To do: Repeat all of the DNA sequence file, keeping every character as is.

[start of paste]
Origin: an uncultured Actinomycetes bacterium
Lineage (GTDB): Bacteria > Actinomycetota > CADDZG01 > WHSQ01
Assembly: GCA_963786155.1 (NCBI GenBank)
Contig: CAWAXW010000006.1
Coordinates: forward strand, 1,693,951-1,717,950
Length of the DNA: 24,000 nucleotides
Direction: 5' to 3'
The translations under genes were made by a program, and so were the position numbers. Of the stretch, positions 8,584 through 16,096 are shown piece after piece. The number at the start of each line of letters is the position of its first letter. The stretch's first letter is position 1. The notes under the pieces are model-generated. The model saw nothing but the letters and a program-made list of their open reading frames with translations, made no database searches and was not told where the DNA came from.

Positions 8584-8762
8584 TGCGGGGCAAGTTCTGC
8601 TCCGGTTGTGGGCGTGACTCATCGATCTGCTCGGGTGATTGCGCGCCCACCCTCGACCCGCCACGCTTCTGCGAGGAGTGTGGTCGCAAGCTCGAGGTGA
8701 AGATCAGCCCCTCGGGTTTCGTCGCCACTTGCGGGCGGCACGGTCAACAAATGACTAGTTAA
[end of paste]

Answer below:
Origin: an uncultured Actinomycetes bacterium
Lineage (GTDB): Bacteria > Actinomycetota > CADDZG01 > WHSQ01
Assembly: GCA_963786155.1 (NCBI GenBank)
Contig: CAWAXW010000006.1
Coordinates: forward strand, 1,693,951-1,717,950
Length of the DNA: 24,000 nucleotides
Direction: 5' to 3'
The translations under genes were made by a program, and so were the position numbers. Of the stretch, positions 8,584 through 16,096 are shown piece after piece. The number at the start of each line of letters is the position of its first letter. The stretch's first letter is position 1. The notes under the pieces are model-generated. The model saw nothing but the letters and a program-made list of their open reading frames with translations, made no database searches and was not told where the DNA came from.

Positions 8584-8762
8584 TGCGGGGCAAGTTCTGC
8601 TCCGGTTGTGGGCGTGACTCATCGATCTGCTCGGGTGATTGCGCGCCCACCCTCGACCCGCCACGCTTCTGCGAGGAGTGTGGTCGCAAGCTCGAGGTGA
8701 AGATCAGCCCCTCGGGTTTCGTCGCCACTTGCGGGCGGCACGGTCAACAAATGACTAGTTAA